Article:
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       setfsuid - set user identity used for file system checks


       #include <unistd.h> /* glibc uses <sys/fsuid.h> */

       int setfsuid(uid_t fsuid);


       The  system call setfsuid() sets the user ID that the Linux kernel uses
       to check for all accesses to the file system.  Normally, the  value  of
       fsuid  will  shadow  the  value  of  the  effective  user ID.  In fact,
       whenever the effective user ID is changed, fsuid will also  be  changed
       to the new value of the effective user ID.

       Explicit  calls  to setfsuid() and setfsgid(2) are usually only used by
       programs such as the Linux NFS server that need to change what user and
       group  ID is used for file access without a corresponding change in the
       real and effective user and group IDs.  A change in the normal user IDs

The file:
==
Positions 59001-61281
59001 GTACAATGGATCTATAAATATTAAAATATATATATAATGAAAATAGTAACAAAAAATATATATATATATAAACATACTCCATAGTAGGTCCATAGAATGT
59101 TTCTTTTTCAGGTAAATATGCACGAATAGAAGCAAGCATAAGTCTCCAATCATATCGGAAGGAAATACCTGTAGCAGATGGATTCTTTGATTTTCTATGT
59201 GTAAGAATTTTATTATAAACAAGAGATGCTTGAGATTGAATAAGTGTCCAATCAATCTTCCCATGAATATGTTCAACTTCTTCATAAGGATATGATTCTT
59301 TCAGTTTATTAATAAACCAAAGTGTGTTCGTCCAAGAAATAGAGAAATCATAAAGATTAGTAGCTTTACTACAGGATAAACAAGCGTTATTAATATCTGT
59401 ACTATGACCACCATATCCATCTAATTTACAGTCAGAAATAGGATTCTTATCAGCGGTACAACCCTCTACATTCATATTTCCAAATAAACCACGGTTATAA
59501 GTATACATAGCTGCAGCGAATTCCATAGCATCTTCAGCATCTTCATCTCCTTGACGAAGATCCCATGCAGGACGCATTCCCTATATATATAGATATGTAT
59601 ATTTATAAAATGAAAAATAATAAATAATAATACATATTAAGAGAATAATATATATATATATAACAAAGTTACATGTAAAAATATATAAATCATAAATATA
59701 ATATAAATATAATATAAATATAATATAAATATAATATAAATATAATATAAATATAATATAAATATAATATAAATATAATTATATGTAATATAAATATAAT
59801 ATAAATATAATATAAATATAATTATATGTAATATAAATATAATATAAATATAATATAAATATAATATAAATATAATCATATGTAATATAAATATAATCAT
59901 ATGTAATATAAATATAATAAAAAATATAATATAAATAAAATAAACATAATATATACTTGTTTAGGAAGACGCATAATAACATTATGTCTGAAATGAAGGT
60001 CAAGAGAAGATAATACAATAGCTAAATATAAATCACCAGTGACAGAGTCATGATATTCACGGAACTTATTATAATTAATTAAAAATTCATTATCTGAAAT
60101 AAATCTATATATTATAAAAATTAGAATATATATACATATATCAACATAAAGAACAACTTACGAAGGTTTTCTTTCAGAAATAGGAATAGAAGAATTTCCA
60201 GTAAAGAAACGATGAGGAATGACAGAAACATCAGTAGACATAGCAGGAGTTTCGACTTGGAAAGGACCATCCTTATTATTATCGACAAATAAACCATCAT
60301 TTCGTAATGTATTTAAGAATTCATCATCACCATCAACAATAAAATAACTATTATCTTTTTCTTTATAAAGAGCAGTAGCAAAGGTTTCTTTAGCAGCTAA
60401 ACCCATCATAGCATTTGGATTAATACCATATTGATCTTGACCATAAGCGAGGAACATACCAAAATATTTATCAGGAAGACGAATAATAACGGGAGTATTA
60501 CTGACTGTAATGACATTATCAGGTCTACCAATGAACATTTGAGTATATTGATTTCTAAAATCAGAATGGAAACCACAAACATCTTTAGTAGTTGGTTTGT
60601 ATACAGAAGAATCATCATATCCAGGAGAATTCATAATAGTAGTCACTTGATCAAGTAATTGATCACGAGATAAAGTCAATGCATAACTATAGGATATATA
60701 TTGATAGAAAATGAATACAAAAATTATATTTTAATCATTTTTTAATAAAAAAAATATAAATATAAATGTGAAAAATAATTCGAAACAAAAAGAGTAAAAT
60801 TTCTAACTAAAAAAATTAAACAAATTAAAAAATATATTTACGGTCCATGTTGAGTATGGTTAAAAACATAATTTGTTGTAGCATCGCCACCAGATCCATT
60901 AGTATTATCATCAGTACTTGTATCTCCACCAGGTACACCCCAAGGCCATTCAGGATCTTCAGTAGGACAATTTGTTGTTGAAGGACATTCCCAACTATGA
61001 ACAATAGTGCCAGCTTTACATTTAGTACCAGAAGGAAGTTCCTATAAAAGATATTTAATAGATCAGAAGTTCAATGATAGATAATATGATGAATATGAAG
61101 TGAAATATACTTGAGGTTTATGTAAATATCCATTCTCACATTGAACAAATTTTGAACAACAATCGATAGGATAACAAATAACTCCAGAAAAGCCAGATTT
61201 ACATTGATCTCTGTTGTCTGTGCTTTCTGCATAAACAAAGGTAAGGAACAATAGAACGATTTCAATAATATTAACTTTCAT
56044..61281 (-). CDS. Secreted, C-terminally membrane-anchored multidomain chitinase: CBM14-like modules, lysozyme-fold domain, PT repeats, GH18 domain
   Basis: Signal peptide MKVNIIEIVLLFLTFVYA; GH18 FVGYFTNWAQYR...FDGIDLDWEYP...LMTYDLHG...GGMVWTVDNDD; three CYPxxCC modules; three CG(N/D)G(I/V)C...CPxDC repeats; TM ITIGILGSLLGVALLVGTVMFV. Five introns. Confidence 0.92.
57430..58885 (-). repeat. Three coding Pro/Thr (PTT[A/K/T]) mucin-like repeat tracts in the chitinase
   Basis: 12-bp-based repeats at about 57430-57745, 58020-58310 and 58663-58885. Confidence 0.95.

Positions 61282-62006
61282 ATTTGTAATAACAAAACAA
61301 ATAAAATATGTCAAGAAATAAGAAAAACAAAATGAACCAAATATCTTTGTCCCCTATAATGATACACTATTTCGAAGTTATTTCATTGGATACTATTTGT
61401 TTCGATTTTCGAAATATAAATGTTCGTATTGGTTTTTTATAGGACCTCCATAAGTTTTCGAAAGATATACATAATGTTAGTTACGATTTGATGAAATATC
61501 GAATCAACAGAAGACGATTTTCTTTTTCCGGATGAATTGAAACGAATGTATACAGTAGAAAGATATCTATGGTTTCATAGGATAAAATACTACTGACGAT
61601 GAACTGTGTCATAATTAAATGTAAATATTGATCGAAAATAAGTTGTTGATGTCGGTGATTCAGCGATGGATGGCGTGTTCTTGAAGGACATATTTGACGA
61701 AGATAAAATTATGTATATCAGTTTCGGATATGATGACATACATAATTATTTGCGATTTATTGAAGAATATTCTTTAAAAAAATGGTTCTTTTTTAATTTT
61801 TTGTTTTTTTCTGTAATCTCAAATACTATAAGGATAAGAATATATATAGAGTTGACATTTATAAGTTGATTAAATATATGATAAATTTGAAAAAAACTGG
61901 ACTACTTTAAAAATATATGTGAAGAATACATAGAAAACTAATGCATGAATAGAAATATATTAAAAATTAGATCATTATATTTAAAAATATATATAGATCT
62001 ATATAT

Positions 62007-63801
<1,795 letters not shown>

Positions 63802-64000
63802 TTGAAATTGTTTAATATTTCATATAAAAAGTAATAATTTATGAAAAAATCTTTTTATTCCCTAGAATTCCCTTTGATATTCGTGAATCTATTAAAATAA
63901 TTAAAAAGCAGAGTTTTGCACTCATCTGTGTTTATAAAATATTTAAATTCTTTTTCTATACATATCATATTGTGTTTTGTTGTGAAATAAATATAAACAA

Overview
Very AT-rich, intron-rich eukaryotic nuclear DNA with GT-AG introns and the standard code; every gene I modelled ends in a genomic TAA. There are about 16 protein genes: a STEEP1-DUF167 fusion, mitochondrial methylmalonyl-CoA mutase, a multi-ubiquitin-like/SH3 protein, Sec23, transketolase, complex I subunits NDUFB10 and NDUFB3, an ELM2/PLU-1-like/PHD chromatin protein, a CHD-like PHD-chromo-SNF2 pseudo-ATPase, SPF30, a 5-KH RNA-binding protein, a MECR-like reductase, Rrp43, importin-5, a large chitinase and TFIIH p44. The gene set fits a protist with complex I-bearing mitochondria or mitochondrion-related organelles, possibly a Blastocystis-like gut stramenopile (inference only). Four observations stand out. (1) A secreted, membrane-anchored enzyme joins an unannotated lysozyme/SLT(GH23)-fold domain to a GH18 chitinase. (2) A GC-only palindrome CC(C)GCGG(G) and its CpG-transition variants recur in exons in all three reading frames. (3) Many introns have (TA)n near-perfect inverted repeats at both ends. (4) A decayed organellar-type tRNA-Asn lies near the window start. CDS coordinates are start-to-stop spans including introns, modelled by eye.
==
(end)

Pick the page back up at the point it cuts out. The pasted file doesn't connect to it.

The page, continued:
for a program such as the NFS server is a security hole that can expose
       it to unwanted signals.  (But see below.)

       setfsuid() will only succeed if the caller is the superuser or if fsuid
       matches  either the real user ID, effective user ID, saved set-user-ID,
       or the current value of fsuid.


       On success, the previous value of fsuid is  returned.   On  error,  the
       current value of fsuid is returned.


       This system call is present in Linux since version 1.2.


       setfsuid()  is  Linux-specific  and  should  not  be  used  in programs
       intended to be portable.


       When glibc determines that the argument is not a valid user ID, it will
       return -1 and set errno to EINVAL without attempting the system call.

       Note  that at the time this system call was introduced, a process could
       send a signal to a process with the  same  effective  user  ID.   Today
       signal permission handling is slightly different.


       No  error messages of any kind are returned to the caller.  At the very
       least, EPERM should be returned when the call fails (because the caller
       lacks the CAP_SETUID capability).


       kill(2), setfsgid(2), capabilities(7), credentials(7)


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